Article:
Work in Progress

Using Social Network Structures to Predict User Engagement: The Importance of Social Ties in Influencer Marketing (with Remi Daviet, UW Madison and Seungbae Kim, UCLA)

As brands increasingly rely on a larger number of smaller social media influencers for marketing campaigns, predicting their ability to generate engagement (such as likes and comments) becomes essential. In this paper, we argue that the social interaction network of influencers among their peers is a more informative measure for predicting their future ability to generate user engagement than commonly used variables such as the number of followers, post content characteristics, and past engagement. Primarily relying on Instagram data, we perform a deep-learning analysis on the social interaction network of influencers and show that the network structure alone explains a large share of the variations in future engagement, with an out-of-sample predictive accuracy of R2=0.73 for log-likes and R2=0.57 for log-comments, largely outperforming predictions based on any other set of variables. Adding content characteristics, influencer features, and past engagement statistics does not increase the predictive performance substantially. We also show that high-performing influencers form elite sub-communities that may not be central to the larger social network. By documenting the value of social network-based analysis over traditional marketing metrics, our study contributes to the emergent literature on the importance of social ties in the digital environment.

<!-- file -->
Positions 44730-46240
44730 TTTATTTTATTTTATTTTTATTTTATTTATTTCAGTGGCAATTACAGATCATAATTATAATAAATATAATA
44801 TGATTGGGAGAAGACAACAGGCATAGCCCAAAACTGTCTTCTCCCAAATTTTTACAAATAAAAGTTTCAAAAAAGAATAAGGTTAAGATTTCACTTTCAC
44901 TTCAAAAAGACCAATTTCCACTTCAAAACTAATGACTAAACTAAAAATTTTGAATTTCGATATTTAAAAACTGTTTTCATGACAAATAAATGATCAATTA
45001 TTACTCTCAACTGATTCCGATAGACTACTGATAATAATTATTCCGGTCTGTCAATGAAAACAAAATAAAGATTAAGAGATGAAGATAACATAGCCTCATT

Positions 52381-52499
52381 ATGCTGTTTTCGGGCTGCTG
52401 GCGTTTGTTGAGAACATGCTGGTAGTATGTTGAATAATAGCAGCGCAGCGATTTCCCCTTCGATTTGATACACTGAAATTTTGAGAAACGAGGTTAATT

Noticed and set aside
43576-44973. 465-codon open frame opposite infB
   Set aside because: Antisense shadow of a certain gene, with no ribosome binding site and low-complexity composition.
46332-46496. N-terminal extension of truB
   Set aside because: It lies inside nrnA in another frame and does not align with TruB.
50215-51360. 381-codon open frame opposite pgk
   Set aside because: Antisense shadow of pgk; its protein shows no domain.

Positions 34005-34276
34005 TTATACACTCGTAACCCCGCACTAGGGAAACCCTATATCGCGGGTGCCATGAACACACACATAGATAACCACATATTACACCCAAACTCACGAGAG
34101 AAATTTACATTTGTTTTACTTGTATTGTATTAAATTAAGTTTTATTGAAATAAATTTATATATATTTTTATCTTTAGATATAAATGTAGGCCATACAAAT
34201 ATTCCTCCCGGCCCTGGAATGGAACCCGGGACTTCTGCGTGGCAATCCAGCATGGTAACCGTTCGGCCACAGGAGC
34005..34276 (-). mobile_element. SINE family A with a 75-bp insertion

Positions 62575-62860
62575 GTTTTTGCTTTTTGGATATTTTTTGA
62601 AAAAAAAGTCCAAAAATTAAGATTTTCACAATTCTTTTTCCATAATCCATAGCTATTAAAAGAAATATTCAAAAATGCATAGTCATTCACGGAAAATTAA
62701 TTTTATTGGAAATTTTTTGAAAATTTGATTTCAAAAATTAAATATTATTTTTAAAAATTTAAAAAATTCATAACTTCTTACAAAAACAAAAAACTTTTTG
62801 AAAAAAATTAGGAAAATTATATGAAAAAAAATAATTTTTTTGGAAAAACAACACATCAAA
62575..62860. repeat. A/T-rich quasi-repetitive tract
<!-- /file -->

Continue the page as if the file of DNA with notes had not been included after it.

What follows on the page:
Modeling Co-Engagement Patterns in Brand Information Networks (with Yaxin Cui, Northwestern University and Keran Zhao, University of Houston)